That time I … was diagnosed with Lupus

Blackboard with text Lupus, book, pills and stethoscope on blue wooden background.

Getty Images

Blackboard with text “Lupus”, book, pills and stethoscope on blue wooden background.

By Janyce-Monique Johnson

I was 14 when I first had symptoms. According to the Lupus Foundation of America, symptoms of Lupus develop in mostly women of ages 15-44.

Symptoms began in 2013 when I was in the 8th grade. I had a presentation in English class, and I was nervous. When the teacher called my name, I stood up, and as I made my way to the front of the class, I suddenly stiffened up. I simply could not move no matter how hard I tried. I couldn’t move my hands, my legs, my face and I stayed stuck, unable to escape this temporary state of paralysis. 

Finally, after 20-30 seconds, I was mobile again. I looked around and saw the faces of my teacher and my classmates, all with expressed concern.

I convinced my mom to take me to the doctor, whose only advice was to “eat more vitamins.” But the vitamins did not stop the symptoms from occurring. I tried to control it the best I could. After five years, I took myself to see a rheumatologist. She took blood samples from me and ran several tests to discover why I kept having joint pains. Two months later, I returned to the rheumatologist, who told me I have Systemic Lupus Erythematosus.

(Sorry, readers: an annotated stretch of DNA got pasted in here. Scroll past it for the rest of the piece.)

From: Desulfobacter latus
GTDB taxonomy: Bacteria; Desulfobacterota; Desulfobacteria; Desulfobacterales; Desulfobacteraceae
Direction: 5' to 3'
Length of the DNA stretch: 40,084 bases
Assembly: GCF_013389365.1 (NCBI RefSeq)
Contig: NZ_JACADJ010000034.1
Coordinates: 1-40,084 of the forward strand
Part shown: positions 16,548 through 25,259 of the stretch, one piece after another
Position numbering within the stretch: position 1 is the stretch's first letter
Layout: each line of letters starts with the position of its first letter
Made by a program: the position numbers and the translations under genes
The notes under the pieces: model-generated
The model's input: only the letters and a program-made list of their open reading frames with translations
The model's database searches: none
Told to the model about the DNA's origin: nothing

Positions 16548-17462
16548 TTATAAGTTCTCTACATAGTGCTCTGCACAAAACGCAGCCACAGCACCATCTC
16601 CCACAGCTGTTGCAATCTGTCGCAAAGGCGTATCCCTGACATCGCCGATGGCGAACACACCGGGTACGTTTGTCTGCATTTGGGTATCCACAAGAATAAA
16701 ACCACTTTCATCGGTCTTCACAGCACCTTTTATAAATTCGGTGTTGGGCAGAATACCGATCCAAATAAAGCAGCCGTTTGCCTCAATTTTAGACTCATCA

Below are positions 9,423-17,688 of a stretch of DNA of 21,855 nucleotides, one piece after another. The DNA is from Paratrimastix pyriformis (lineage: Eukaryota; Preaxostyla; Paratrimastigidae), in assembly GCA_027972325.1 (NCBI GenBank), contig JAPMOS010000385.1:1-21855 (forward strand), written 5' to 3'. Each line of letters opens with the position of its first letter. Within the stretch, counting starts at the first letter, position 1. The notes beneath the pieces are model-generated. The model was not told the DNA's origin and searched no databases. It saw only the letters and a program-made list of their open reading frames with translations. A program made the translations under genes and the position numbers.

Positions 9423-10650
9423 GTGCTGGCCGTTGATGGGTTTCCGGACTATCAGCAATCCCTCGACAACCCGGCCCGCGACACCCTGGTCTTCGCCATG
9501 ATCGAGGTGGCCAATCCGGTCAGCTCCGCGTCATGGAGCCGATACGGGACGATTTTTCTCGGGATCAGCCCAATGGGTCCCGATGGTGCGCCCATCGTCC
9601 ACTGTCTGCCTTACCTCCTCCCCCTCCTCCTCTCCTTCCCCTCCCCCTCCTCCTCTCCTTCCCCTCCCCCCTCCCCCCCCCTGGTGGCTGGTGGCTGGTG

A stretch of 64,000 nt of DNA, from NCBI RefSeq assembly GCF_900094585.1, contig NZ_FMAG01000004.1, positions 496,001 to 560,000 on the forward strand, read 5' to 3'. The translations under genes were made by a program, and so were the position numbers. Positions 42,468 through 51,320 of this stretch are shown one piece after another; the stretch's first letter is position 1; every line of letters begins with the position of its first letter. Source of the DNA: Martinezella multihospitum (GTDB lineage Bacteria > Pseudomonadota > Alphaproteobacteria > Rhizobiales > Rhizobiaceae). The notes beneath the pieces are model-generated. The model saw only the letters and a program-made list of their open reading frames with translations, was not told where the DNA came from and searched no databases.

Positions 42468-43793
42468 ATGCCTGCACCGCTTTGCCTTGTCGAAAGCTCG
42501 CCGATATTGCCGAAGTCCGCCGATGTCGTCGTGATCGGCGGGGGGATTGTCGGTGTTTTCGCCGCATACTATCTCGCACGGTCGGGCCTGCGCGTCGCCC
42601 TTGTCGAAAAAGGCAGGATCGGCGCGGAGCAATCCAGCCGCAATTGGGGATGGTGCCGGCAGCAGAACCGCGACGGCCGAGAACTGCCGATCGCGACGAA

After my diagnosis, I had a lot of roaming thoughts about this illness I had never heard of. So, I decided to do some research. I found out that Lupus is an autoimmune disease, and in my case, my antibodies are attacking the connective tissue in my joints, causing me to have joint pains and stiffness. I also found out that the origin of Lupus is still in research, and there is currently no cure. 

Since my diagnosis, I’ve had many moments where I felt helpless, hopeless, and alone being the only person I personally know diagnosed with this autoimmune disease. But I found my hope: writing, helping others, and fun experiences. Writing helps me express my struggles in a way that helps the world understand Lupus and myself better.I know having Lupus will complicate my life forever, but I choose to transform this negative aspect of my being and drown it in positive opportunities and experiences. 

The feeling of being alone faded when I discovered that several celebrities live with Lupus including Selena Gomez and Seal. Now, I know I’m not alone, and for anyone reading this, whatever struggle you’re living through, you are not alone either.